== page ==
While the first three winners in each race received silver trophies for their performances, the President's Cup inaugurated by President Eisenhower in 1954 will be presented to Penske today in Washington, D.C. at the Pentagon by Gen. Curtis LeMay, chief of staff for the Air Force, on behalf of President Kennedy.
The winner has his name engraved on the huge silver bowl, the date of the race, track location and the name of the person making the presentation. Later, it is returned to the SCCA for safe-keeping until the next year. However, Penske received a miniature reproduction of the prized trophy and also another piece of silver for finishing second in the third race.
No cash awards are made and drivers and owners compete strictly for beautiful silver trophies. The large field here represented 20 different states, plus the District of Columbia.
Despite the rain, which chased fans back and forth to their cars at regular intervals - and completely soaked others who apparently didn't mind - an estimated 10,000 attended.
The CAP, assisted by other National Guard units, special officers, county and state police, were credited with doing a good job in the handling of traffic. Because of the one-road entrance to the infield, which has to be blocked off during a race, traffic has been the big headache and reason for chief complaint at VIR.
The results of the other four races were: (All 15 laps).
Race No. 1. Class F, G, H, productions and H-modified - 1. Don Sesslar, Sunbeam F1; 2. Charles Cantwell, MGA F2; 3. Jack Crusoe, Alfa G1; 4. Howard Hanna, DB F3; 5. John Jordan, OSCA H-modified; 6. Bill Terrell, MGA F4; 7. Skip Barber, Turner-Alex F5; 8. Peter Van Der Vate, Sprite G2; 9. Dick Haselton, Alfa G3; 10. Lynn Blanchard, Alfa G4.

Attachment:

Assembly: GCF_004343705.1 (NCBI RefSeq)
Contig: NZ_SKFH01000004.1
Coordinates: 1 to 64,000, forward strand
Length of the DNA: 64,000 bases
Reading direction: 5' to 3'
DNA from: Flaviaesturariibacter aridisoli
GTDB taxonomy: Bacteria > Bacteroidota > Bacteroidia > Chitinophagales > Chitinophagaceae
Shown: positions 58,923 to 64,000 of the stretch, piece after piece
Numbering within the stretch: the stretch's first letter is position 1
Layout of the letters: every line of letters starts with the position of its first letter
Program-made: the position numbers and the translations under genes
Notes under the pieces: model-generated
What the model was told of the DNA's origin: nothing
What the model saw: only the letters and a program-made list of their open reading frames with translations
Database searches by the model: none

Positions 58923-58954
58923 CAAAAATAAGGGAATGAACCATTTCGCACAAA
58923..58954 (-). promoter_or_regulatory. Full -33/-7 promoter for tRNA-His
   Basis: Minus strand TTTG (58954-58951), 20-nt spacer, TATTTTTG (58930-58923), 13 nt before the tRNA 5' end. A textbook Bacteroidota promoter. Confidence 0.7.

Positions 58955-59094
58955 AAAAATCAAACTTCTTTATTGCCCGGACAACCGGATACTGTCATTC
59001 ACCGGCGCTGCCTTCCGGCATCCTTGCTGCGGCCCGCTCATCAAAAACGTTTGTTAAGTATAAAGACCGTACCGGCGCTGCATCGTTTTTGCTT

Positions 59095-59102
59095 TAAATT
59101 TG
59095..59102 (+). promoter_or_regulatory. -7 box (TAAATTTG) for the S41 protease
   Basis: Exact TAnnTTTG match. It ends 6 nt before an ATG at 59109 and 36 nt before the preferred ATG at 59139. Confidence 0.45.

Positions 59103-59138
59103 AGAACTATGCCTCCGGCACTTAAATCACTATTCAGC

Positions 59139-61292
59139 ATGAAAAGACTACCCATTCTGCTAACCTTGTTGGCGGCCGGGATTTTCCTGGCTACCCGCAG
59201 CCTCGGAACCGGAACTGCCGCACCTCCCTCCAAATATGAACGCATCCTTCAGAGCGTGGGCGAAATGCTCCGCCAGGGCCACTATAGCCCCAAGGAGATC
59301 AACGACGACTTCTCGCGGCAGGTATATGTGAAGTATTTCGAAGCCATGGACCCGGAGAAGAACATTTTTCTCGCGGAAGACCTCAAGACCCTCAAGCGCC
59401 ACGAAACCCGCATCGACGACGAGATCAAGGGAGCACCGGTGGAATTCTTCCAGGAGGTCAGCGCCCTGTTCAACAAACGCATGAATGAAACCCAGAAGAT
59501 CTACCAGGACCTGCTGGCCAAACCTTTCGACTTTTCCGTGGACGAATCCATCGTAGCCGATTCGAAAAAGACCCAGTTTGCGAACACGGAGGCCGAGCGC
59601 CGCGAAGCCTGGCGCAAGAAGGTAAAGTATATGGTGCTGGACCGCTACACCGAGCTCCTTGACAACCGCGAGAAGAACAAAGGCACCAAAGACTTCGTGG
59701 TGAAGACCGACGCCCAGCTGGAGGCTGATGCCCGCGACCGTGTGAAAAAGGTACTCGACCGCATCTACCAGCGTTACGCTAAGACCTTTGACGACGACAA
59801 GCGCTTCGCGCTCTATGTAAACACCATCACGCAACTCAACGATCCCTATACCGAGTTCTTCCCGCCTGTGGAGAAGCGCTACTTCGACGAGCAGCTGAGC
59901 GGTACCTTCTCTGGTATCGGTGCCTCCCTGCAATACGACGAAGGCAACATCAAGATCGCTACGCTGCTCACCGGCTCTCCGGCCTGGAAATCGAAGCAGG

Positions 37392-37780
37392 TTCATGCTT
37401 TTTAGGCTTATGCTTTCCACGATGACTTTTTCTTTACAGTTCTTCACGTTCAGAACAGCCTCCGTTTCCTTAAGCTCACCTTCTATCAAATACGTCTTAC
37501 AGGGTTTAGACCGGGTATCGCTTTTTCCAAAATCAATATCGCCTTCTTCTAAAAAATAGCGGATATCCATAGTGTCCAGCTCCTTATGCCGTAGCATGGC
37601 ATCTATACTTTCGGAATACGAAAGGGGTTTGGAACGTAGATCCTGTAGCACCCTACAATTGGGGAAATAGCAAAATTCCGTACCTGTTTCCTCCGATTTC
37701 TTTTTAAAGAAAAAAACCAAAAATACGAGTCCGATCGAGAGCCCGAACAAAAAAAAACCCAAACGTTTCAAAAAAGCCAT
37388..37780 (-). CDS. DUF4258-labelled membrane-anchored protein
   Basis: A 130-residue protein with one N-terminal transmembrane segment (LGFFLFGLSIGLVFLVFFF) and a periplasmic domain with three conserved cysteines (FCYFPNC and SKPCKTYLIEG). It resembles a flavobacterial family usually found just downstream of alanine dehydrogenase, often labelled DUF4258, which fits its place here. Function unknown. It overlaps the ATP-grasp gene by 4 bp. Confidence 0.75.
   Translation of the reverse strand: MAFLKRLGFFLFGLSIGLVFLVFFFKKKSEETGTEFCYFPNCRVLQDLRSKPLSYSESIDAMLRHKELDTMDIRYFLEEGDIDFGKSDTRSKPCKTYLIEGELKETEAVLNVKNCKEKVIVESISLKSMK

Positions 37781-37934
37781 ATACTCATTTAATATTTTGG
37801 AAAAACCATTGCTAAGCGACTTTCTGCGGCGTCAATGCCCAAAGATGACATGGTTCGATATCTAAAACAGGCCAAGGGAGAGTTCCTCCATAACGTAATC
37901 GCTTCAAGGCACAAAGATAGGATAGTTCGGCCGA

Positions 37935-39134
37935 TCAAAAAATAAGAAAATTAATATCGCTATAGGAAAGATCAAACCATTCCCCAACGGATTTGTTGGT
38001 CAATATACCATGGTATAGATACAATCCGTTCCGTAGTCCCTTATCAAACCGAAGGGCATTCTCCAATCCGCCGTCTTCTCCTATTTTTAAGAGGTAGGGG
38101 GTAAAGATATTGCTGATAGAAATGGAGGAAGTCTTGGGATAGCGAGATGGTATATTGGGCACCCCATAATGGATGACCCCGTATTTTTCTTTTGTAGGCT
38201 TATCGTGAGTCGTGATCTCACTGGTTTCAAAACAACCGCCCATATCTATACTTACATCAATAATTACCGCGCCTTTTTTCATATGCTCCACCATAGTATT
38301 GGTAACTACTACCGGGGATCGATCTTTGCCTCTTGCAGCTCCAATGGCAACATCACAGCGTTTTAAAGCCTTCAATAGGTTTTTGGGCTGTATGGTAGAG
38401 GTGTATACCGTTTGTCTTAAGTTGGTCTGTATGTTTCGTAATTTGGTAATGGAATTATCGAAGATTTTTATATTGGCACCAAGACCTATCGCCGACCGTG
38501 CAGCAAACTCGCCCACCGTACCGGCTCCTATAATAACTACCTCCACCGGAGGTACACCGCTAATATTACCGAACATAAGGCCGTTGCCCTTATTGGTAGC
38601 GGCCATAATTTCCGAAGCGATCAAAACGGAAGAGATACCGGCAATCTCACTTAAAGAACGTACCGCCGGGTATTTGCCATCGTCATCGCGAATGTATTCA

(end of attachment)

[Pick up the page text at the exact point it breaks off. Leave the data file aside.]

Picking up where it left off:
Race No. 2, Class D and E production - 1. Eric Manglesen, Alfa D1; 2. Reed Rollo, Alfa D2; 3. Herbert Everett, Porsche D3; 4. Pete Winberg, Alfa D4; 5. C. Caldwell, Porsche D5; 6. Bob Tullius, TR-3 E1; 7. William Gurne, TR-4 E2; 8. Ed Diehl, TR-3 E3; 9. Jay Signore, Elva Courier E4; 10. Joe Tomita, Austin-Healey E5.
Race No. 3, Class Formula and Junior Formula - 1. Walt Hansgen, Cooper-Maserati Jr. 1; 2. Roger Penske, Cooper Jr. 2; 3. Floyd Aaskov, Lotus Jr. 3; 4. Dick Gaul, Scorpion Jr. 4; 5. W. G. Dunn, BMC Jr. 5; 6. John Field, Cooper, FJ1; 7. Rowland Oliver, Cooper MK II; 8. Dick Hayes, Isis FJ; 9. E. J. Stevens, Cooper F3; 10. D. Auray, Cooper Fr. 3.
Race No. 4, Class A. B and C productions - 1. Dick Thompson; Corvette AP; 2. Ben Moore, Corvette AP; 3. Dick Lang, Corvette AP; 4. Don Yenko, Corvette BP; 5. Robert Brown, Corvette AP; 6. Bruce Jennings, Porsche BP; 7. Roy Kumnick, Corvette AP; 8. Grady Davis, Corvette BP-; 9. D. Clark. Lotus Sunbeam CP; 10. R. McCain, Morgan CP.
Winners of previous President Cup Races: